Date: July 1, 1998
Creator: Rote, D.M.
Partner: UNT Libraries Government Documents Department

Future restrictions on diesel fuel combustion in California: Energy and emissions implications of four scenarios

Description: The paper discusses alternatives to diesel displacement, describing several scenarios. It studies three basic cases: (1) cars and trucks; (2) urban buses; and (3) off-road vehicles. The discussion also includes changes in energy use and emissions expected from the production and combustion of alternative fuels.
Date: October 26, 1999
Creator: Saricks, C.L.; Rote, D.M.; Stodolsky, F. & Eberhardt, J.J.
Partner: UNT Libraries Government Documents Department

Dual-keel electrodynamic Maglev system

Description: This paper introduces a new concept for an electrodynamic-suspension maglev system that has a dual-keel arrangement. Each keel consists of a row of superconducting magnets aboard the vehicle. The keels move in troughs in the guideway that are each lined with pairs of figure-eight-shaped null-flux coils. Each pair of null-flux coils is cross-connected to produce null-flux suspension and guidance force. The cross-connected figure-eight null-flux coils in each trough are also energized by a three-phase power supply to produce propulsive force. Preliminary analysis shows that the new system has many advantages over other EDS systems in terms of system performance and dynamic stability.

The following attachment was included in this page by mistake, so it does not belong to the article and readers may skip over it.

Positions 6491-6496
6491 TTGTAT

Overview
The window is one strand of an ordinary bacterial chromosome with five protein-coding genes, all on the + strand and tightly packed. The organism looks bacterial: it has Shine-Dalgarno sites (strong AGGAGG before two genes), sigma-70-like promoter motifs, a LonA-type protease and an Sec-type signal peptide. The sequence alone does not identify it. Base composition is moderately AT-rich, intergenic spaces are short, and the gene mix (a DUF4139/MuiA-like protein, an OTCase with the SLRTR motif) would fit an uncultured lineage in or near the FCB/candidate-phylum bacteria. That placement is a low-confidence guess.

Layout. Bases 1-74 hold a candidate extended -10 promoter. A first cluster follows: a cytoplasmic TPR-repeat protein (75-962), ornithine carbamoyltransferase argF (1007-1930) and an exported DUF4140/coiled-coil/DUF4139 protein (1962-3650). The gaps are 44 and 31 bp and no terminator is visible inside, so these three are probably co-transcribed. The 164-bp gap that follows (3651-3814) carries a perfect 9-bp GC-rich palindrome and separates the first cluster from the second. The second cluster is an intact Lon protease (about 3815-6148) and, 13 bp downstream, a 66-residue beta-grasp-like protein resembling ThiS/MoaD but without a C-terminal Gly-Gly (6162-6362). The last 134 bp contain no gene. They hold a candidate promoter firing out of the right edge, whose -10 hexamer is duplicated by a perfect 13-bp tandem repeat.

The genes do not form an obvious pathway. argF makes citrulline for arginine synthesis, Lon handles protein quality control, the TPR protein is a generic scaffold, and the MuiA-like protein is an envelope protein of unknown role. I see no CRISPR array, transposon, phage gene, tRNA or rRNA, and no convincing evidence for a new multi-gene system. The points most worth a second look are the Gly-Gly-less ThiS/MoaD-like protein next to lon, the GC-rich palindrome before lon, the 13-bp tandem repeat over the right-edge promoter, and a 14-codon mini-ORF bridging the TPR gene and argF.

Date: December 31, 1995
Creator: He, Jianliang; Rote, D.M.; Wang, Zian & Coffey, H.T.
Partner: UNT Libraries Government Documents Department

Dynamic stability experiment of Maglev systems

Description: This paper presents dynamic stability experiments on maglev systems and compares with predictions calculated by a nonlinear dynamic computer code. Instabilities of an electrodynamic system (EDS)-type vehicle model were obtained from both experimental observations and computer simulations for a five-degree-of-freedom maglev vehicle moving on a guideway consisting of double L-shaped aluminum segments attached to a rotating wheel. The experimental and theoretical analyses developed in this study identify basic stability characteristics and future research needs of maglev systems.
Date: December 31, 1995
Creator: Cai, Y.; Chen, S.S.; Zhu, S. & Rote, D.M.
Partner: UNT Libraries Government Documents Department

Future prospects for compression ignition fuel in California : fuel-related implications of possible pathways to mitigation of public health threats.